Platsky, however, may not have been subject to the same pleading requirements with respect to his requests for an injunction. This Court has held that Congress, in § 702 of the Administrative Procedure Act, 5 U.S.C. §§ 701 et seq., has waived the defense of sovereign immunity in certain suits brought against federal agencies for equitable relief. See Blassingame v. Secretary of the Navy, 811 F.2d 65, 69-70 (2d Cir.1987), rev'd on other grounds following remand, 866 F.2d 556 (2d Cir.1989); B.K. Instrument, Inc. v. United States, 715 F.2d 713, 723-25 (2d Cir.1983). Thus, it would have been appropriate for the district court to have expressly examined whether Platsky's claims for injunctive relief were within the scope of § 702 of the Administrative Procedure Act before concluding that they were barred by the doctrine of sovereign immunity.
The district court also dismissed the complaints for their failure to plead facts that were sufficiently specific. The district judge held that Platsky failed to allege the concrete and particularized injury required to establish standing and to state a claim upon which relief could be granted. The complaints contain somewhat generalized allegations that the defendants deprived Platsky of his right to associate with political organizations of his choice, and caused him to suffer "harassment in application for government services, on jobs, and in everyday life." However inartfully pleaded, these allegations suggest that the plaintiff had specific instances of injury in mind. When we questioned Platsky at oral argument, he recounted definite acts by which the defendants allegedly caused him harm. According to Platsky, on one occasion the defendants' agents approached his landlord and attempted to have him evicted from his home. Plaintiff also stated that the defendants specifically interfered with his admission to a particular political organization. If they were pleaded correctly, these allegations might state a legally cognizable claim.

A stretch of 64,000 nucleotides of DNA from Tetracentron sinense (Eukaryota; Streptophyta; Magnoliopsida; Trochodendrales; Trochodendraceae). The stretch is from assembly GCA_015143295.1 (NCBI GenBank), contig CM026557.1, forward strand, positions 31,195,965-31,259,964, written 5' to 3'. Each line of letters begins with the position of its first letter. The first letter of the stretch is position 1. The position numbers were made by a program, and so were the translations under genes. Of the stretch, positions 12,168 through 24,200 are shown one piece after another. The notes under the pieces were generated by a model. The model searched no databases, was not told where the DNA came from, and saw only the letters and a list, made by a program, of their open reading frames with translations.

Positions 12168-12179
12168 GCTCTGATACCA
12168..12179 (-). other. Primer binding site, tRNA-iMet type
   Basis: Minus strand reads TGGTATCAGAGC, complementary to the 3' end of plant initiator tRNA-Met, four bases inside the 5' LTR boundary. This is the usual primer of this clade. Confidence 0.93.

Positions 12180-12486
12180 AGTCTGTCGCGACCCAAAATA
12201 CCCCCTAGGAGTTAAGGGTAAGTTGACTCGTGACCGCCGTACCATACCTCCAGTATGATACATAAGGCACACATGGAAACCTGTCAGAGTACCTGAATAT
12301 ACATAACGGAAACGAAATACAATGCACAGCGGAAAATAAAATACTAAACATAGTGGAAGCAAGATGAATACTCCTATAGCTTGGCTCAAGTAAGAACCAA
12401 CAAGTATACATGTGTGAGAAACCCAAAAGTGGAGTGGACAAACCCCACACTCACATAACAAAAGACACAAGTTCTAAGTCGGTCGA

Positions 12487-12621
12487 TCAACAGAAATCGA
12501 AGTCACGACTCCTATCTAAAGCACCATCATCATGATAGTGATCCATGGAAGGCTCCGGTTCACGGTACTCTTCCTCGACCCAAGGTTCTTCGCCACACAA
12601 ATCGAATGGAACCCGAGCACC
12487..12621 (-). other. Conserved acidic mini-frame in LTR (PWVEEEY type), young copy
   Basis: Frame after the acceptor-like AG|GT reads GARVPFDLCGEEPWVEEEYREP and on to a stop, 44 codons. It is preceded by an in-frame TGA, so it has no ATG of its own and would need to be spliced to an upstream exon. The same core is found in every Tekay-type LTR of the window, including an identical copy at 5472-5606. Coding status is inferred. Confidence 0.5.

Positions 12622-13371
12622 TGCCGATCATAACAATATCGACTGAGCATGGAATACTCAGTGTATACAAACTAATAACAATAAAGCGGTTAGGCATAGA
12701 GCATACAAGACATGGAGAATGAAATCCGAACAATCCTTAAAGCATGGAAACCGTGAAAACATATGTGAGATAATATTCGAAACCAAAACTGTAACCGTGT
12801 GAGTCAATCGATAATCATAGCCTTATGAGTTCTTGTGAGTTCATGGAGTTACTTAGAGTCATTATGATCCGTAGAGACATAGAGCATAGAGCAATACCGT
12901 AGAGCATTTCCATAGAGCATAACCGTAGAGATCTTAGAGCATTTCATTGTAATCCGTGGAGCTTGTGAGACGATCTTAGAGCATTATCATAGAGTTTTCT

We think that Platsky should have a chance to state his claim more clearly. It is not " 'beyond doubt that the plaintiff can prove no set of facts in support of his claim[s],' " Haines v. Kerner, 404 U.S. at 521, 92 S.Ct. at 595, and therefore we hold that the better course would have been for the district court, in dismissing Platsky's pro se complaints, to grant him leave to file amended pleadings. See Elliott v. Bronson, 872 F.2d at 22. We have instructed Platsky that his complaint must set out, with particularity and specificity, the actual harms he suffered as a result of the defendants' clearly defined acts.
Accordingly, we vacate the judgment and order below, and remand the case to the district court with instructions to allow the plaintiff to replead.